Lessons from the Container Store
Dealing daily with the world of investing, I’m usually up to my neck in unknowns at best, chaos at worst. Perhaps because of this, I like things to be tidy. Note, this is a preference—not always a reality. I say this in case any of you have seen my desk.
That said, one of my favorite stores is the Container Store. I’ve done business with them for about two decades now, and have had a wonderful time doing so. Those two decades built up a lot of goodwill—goodwill that recently faced a bit of a challenge.
Now, I still like the company, love roaming its isles, and it regularly makes the list of best places to work. So in reality, the following experience I will share is unusual. Once you read it, you may tell me to get a life. But I share it with you not to knock the store (I still do highly recommend it), but as a lesson to business owners and managers of the fragility of the business relationship.
I was heading down to the Metroplex to pick up a friend (otherwise known as my wife) from the airport, when I noticed I was near one of the stores. I thought I’d stop by to pick up three drawers I needed to complete my closet makeover.
There are 12 different sized drawers in three different styles to choose from. You can imagine my sadness to find that every one of the 36 different combinations of sizes and styles were there in abundance…except the one I was looking for.
The obviously new employee offered a few “suggestions,” but given that I had an airport pickup to make, I didn’t want to run around Fort Worth and Dallas, even though it was “only a 25 minute drive to the next store.” Besides, there was no guarantee the other store would have even one of the three drawers I wanted.
As the distribution center didn’t have the drawers, I was told they couldn’t order any for me. That wouldn’t have helped anyway as I couldn’t just stop by in a couple days since I live two hours away. That was fine, the employee said, I could just stop back later next week to see if they got any in (again, not a great option I told her, since I will probably still live two hours away).
Up to now, while disappointed, nothing was getting under my skin. I don’t expect every store to stock everything I want anytime I come in. What did peeve me a bit is that they actually did have the drawers I wanted. In fact I could see six of them sitting there. It’s just that they wouldn’t sell them to me.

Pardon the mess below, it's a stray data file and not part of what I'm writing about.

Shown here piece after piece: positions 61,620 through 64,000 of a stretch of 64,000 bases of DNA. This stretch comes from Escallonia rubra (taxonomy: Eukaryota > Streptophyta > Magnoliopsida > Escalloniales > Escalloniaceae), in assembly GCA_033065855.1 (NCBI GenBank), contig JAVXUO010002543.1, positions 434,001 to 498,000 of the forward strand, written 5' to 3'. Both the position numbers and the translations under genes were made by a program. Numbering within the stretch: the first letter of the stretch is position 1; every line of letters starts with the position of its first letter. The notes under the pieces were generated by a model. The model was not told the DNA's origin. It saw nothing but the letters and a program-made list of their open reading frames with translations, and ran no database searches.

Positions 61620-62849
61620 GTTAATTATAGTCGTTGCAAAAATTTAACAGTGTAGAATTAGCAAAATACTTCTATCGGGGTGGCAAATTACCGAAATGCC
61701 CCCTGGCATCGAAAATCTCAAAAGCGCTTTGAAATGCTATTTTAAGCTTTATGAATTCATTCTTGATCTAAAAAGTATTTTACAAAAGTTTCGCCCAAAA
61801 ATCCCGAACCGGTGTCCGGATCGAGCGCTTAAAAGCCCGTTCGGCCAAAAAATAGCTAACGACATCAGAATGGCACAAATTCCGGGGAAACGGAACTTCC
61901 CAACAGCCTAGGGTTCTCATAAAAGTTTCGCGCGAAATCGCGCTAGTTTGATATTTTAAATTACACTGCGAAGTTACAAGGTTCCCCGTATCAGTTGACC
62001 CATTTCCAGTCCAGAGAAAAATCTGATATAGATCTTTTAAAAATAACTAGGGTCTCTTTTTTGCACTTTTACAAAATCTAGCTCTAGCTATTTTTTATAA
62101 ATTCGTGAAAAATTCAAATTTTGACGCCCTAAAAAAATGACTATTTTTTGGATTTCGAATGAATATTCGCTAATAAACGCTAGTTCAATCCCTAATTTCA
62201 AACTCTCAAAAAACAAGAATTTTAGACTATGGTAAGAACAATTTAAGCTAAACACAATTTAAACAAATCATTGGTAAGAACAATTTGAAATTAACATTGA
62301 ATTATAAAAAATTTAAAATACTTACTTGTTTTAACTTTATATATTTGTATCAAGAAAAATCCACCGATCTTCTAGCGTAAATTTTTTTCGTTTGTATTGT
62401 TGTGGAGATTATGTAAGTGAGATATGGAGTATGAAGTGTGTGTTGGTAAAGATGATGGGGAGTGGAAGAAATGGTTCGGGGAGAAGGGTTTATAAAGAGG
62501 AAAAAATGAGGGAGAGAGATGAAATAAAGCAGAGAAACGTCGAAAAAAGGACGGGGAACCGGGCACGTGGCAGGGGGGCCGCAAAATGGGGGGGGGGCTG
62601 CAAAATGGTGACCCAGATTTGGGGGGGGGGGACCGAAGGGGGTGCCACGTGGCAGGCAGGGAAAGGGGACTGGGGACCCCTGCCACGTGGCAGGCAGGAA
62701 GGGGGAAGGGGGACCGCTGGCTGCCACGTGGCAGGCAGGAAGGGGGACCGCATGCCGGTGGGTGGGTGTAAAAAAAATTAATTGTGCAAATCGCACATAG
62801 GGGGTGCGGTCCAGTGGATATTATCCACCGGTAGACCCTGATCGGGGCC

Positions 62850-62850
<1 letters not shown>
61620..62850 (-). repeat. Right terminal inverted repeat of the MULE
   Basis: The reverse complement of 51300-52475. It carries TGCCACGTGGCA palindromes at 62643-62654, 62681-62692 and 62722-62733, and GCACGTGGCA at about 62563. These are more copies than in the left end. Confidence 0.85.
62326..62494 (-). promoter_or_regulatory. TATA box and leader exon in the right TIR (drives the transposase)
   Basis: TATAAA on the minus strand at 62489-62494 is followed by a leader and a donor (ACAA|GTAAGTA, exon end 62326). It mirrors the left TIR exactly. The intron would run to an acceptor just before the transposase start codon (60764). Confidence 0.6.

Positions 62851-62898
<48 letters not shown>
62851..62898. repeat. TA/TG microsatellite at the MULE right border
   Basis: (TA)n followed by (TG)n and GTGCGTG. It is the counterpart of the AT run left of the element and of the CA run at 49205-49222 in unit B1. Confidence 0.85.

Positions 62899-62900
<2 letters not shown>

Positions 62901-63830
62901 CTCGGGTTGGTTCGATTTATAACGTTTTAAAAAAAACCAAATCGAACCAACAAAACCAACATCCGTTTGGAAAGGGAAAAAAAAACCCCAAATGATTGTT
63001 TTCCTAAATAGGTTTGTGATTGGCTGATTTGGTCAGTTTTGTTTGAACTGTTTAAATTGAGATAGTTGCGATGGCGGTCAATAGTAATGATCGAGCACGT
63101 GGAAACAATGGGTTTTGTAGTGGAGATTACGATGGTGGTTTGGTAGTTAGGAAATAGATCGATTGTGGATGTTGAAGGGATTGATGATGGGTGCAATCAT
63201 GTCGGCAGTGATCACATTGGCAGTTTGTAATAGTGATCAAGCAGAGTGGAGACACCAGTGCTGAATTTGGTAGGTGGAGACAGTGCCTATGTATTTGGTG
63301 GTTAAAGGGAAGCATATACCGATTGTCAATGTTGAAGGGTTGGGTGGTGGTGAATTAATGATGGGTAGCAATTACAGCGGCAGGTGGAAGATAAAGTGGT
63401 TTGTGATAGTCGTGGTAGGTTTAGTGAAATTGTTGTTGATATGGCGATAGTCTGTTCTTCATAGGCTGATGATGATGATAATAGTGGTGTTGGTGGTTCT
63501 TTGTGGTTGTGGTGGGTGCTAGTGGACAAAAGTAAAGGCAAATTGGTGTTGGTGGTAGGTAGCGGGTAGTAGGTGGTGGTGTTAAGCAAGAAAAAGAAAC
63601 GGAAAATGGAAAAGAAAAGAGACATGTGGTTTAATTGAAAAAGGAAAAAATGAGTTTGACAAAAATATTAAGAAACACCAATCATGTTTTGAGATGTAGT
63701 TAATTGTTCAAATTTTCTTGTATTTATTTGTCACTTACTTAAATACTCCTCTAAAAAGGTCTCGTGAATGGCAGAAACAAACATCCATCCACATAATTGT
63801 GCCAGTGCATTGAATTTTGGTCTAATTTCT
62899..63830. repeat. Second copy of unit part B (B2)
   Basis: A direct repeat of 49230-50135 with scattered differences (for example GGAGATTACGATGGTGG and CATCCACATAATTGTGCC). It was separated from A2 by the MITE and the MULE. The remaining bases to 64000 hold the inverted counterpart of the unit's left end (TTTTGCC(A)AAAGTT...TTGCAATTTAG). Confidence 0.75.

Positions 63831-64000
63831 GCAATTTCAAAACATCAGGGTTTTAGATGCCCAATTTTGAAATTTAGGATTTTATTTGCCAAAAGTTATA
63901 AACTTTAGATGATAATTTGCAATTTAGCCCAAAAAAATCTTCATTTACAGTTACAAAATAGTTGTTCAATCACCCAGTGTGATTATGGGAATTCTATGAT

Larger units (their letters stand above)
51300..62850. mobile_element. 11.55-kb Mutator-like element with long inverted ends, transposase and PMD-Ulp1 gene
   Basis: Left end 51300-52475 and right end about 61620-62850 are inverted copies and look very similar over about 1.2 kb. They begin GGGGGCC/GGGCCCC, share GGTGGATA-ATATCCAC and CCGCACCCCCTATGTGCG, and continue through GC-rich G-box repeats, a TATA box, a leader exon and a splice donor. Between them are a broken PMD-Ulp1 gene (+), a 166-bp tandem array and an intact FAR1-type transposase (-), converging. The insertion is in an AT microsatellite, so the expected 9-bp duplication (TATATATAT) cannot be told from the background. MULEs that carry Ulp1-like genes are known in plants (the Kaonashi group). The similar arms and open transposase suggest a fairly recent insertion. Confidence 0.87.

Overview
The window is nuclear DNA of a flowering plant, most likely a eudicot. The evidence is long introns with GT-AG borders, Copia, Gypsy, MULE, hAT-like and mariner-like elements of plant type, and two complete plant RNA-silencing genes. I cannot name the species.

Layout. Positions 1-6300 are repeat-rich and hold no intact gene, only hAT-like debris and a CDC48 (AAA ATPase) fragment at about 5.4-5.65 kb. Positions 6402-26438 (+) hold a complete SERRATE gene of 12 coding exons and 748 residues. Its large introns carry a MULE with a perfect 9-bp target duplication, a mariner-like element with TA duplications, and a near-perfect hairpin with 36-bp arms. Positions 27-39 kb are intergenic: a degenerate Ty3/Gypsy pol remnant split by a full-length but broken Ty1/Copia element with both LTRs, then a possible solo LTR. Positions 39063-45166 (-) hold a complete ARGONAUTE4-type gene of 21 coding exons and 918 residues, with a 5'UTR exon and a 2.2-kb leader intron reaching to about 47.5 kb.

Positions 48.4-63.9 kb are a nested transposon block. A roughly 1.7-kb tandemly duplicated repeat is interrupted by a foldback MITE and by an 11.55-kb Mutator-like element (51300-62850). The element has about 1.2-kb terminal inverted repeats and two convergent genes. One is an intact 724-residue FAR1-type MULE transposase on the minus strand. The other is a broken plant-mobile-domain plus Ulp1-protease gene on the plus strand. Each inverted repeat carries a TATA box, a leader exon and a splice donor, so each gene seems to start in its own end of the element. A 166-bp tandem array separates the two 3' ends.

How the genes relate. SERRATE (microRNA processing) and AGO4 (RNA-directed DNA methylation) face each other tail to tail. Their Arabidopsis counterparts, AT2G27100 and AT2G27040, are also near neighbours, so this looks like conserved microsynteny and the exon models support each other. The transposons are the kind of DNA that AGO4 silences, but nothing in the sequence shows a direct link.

Those six drawers were scattered among some of the displays they had showing how the Elfa system fit together. However, I was assured that they could not sell any of the items that were on display. Now, I can see this if it left the display looking empty or if disassembly was required. But these were drawers. They slide out. They are interchangeable with other drawers. There were several dozen possible combinations they could have done that would look pretty and leave three of the drawers available for me to purchase.
So I left. I left peeved. I left swearing that I’d never return.
Oh, I went back. I do love shopping there, these things happen, and I’ve learned that forgiveness is good for both the forgiver and the forgiven. But let’s look at how this affected their future relationship with me:
If I find myself near one of their stores and remember an item I’d like to buy, there is now a better chance that I’ll drive past rather than waste 20 minutes going in only to find that what I wanted wasn’t there. Good for my time management, bad for them.
Or, I might shop at their online center instead. That would eliminate my “oh, look at that, I can really use that” types of purchases I make at their store. Good for me, bad for them.
Or, next time I’m organizing some part of my life, instead of investing in a super cool storage system sold by the Container Store, why not instead buy a cool (albeit not super cool) one sold locally at Walmart, or Lowe’s? After all, I’d keep more money in my town. And while it might not be exactly what I wanted, it would get the job done. Good for my town, bad for them.
Or, I might figure out another way to configure my closet system to eliminate the need for the drawers I was looking for. Good enough for me, bad for them.
Will my lost sales bankrupt the company? No. In fact, it may make sense for them to not use up sales time to rearrange display just to satisfy one customer. That day it also made sense for the trainer to help the customer ready to spend a few thousand, and leave the potential small sale (me) to the trainee.
This article isn’t to get them or you to necessarily change how you do business. Rather it is to get you to think like a customer. Make conscious decisions as to whether or not to bend to meet a client’s needs.
But don’t let this incident shift you too far in another direction. You must also still think like an owner and ensure that the bending does not end up breaking something instead.
This article was published under the title "Stores, employees should think like customers"
in the Wichita Falls Times Record News July 2011 Biz to Biz.
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